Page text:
Should you buy a house? Ask yourself can you afford it (enough for down payment plus all fees)? If no then forget it. Next do you qualify for a loan? Again if no… How long do you plan to live/own? Anything less than 5 years forget it. More than 10 years is best. Remember it’s not always the right time to buy a house.
Should I be paying down my mortgage? (Short answer yes – getting debt free is a guarantee- betting on how your investments might turn out isn’t).
Sometimes spending more makes sense provided it’s inline with YOUR values and goals.

Chapter 8: Invest like a scientist.

Don’t mistake speculation with investing. Before buying a stock to invest do your research – look at their latest annual report (don’t invest just because you like their latest product). Gut instincts will fail you in the stock market game. Approach investing in a rigorous disciplined way.

Framework for investing comes with a little faith. We don’t know short term market trends so much better to play the long game (as in all investing). Ask yourself do you believe that stocks will continue to do better than bonds and bonds better than cash as they always have? If we accept this basic framework then temporary declines (or increases) will help prevent you from making big mistakes in the short term.

3 principles based on scientific and historical data about the market over the LONG term:

1. Diversify your portfolio – when we do so we lessen the risk of any one stock hurting us (eliminating unsystematic risk such as betting on a particular industry or owning individual stocks (believing we can predict the market) and instead taking on systematic risk – i.e. Betting on the market as a whole. A well diversified portfolio should include as many different companies as you can – US and international – mix of small and large. The easiest way to do this is through low-cost diversified mutual funds (think of index funds as your default). Try to look for portfolios that give you the highest return for the lowest risk (there is always a trade off but the more diversified the better by and large i.e. Portfolios that include stocks and high quality bonds and cash).
2. Keep costs low. The more money you pay for your investments the less money you’ll end up keeping.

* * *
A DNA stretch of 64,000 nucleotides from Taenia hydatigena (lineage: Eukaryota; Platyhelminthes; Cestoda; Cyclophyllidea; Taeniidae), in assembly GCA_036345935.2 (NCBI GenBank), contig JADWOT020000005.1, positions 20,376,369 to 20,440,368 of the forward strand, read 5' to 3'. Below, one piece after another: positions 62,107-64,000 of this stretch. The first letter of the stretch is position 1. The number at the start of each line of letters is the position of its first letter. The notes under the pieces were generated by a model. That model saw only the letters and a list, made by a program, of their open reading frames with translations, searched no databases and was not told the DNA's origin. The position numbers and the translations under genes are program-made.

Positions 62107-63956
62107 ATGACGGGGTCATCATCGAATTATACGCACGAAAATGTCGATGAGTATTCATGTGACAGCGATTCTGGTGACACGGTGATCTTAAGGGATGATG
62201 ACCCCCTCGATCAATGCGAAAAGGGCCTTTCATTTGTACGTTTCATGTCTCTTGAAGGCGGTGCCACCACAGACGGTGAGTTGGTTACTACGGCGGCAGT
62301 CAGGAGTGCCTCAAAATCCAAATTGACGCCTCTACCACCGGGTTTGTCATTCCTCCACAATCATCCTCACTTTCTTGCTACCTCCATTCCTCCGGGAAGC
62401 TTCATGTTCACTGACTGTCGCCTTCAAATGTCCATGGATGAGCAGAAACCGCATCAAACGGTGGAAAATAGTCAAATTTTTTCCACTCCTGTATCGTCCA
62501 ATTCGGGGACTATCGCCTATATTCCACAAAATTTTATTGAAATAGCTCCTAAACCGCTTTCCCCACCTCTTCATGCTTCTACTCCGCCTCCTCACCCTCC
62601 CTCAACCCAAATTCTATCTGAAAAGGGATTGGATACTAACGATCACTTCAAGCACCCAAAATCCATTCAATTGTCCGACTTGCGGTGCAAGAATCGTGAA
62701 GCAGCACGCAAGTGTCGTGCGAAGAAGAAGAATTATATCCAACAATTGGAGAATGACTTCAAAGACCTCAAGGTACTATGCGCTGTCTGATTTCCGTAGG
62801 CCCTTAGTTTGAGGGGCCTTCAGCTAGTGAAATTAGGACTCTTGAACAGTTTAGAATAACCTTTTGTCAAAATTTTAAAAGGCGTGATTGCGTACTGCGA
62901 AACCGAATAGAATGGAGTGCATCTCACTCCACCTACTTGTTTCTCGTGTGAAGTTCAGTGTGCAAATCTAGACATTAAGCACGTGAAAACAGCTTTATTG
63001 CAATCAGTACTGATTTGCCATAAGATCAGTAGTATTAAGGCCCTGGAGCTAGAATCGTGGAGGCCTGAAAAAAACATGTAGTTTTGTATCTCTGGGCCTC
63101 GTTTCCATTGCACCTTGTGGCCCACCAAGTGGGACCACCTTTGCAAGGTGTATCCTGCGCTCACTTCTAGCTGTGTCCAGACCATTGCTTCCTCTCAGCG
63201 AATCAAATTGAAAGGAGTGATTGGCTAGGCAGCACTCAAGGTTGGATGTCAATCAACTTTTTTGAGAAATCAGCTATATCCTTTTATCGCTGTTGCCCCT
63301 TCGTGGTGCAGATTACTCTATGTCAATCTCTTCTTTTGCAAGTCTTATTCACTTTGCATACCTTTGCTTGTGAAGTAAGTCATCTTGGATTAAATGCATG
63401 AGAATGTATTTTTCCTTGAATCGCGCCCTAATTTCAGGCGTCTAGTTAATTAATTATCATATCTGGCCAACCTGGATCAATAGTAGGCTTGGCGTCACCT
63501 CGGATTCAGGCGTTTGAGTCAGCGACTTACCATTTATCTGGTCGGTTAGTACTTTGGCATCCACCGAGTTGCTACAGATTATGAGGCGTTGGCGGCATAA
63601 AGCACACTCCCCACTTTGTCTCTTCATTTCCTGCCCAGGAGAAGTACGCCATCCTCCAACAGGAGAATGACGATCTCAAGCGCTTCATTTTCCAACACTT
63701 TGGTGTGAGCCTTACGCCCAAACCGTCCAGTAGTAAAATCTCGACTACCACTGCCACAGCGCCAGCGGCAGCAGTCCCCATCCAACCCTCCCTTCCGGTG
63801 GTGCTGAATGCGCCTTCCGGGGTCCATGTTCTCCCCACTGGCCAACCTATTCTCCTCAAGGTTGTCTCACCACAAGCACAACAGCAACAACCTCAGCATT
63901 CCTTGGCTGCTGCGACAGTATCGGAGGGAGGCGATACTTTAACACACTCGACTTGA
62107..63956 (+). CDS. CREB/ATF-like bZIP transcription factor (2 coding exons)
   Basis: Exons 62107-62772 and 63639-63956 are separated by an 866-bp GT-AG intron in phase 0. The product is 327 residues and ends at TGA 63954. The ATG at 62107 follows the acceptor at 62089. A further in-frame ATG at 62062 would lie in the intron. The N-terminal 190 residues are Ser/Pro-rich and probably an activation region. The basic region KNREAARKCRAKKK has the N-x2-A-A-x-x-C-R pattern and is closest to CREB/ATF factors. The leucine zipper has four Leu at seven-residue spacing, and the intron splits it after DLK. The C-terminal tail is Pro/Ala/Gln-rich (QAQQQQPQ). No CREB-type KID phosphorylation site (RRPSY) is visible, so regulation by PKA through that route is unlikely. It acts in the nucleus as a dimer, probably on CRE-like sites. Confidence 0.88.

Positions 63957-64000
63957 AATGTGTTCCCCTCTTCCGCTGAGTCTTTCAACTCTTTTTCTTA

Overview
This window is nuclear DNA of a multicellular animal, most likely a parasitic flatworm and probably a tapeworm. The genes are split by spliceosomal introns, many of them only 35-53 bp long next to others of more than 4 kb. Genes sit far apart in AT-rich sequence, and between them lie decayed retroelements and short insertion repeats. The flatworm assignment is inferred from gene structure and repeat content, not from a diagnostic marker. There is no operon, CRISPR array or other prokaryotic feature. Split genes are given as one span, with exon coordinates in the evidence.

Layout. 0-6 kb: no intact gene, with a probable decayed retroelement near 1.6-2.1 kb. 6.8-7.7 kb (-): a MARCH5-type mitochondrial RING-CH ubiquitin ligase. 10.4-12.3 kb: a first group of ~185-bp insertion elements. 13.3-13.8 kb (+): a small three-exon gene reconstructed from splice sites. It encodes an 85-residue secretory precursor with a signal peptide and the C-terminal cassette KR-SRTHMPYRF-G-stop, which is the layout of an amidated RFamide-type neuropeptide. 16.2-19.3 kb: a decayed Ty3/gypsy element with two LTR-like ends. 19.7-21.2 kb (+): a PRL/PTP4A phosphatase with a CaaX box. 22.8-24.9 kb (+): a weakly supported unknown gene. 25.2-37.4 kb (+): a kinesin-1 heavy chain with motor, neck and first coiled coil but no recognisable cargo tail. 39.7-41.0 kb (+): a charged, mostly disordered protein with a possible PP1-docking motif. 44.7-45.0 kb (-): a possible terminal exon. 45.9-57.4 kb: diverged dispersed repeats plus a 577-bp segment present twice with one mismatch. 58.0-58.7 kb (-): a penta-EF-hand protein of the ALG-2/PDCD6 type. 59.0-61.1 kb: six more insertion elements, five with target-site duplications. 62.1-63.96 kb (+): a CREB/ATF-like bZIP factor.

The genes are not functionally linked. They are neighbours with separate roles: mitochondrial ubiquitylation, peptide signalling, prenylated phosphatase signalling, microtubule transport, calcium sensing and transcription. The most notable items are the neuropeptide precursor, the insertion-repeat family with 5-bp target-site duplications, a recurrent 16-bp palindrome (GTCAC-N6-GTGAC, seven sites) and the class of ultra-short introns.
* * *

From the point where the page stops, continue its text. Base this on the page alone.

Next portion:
3. Correlation between risk and reward – there is one but we need to look for the right kind of risk. You should look for compensated risk. Examples include stocks over the LONG term – riskier than bonds or cash but over twenty plus years can expect a good return. Better off owner a basket of small companies rather than large ones – again riskier but potential for greater reward – same applies to financially weak companies.

Building a default portfolio – now that your armed with basic framework building the portfolio is more difficult – requires balancing between what you can reasonably save and your goals. It’s as much an art as a science. But as a rule of thumb can follow 60/40 split between stocks and bonds:

1. Determine what you’ll need in next ten years – leave it in CDs and savings
2. Of money you need after only after ten years time put 60 % in stock market (following split of 18% in international stocks (recommends Vanguard Total International Stock Index Fund) and 42% in US stocks (Vanguard Total Stock Market Index Fund).
3. Put remaining 40% in safe fixed-income binds (something low cost and diversified such as Vanguard Total Bond Market Index Fund)

It’s not perfect for many reasons but provides a historically solid default provided you can stick to it and not panic when markets go down. Try to remind yourself why you are sticking to you plan by keeping a simple statement (even if if appears you’ll lose out in the short term).

Using your goals and values to customise your portfolio (see examples p178+)

Remember to rebalance portfolio on periodic basis to keep it at 60/40 of your allocation


Chapter 9: Hire a real financial advisor to help you see clarity when you are emotional. Things to look for: they diagnose before prescribing and are open about conflicts of interest. They are also transparent about fees and compensation (ask how much do I pay? And How are you compensated?).

Chapter 10: Behave for a really long time.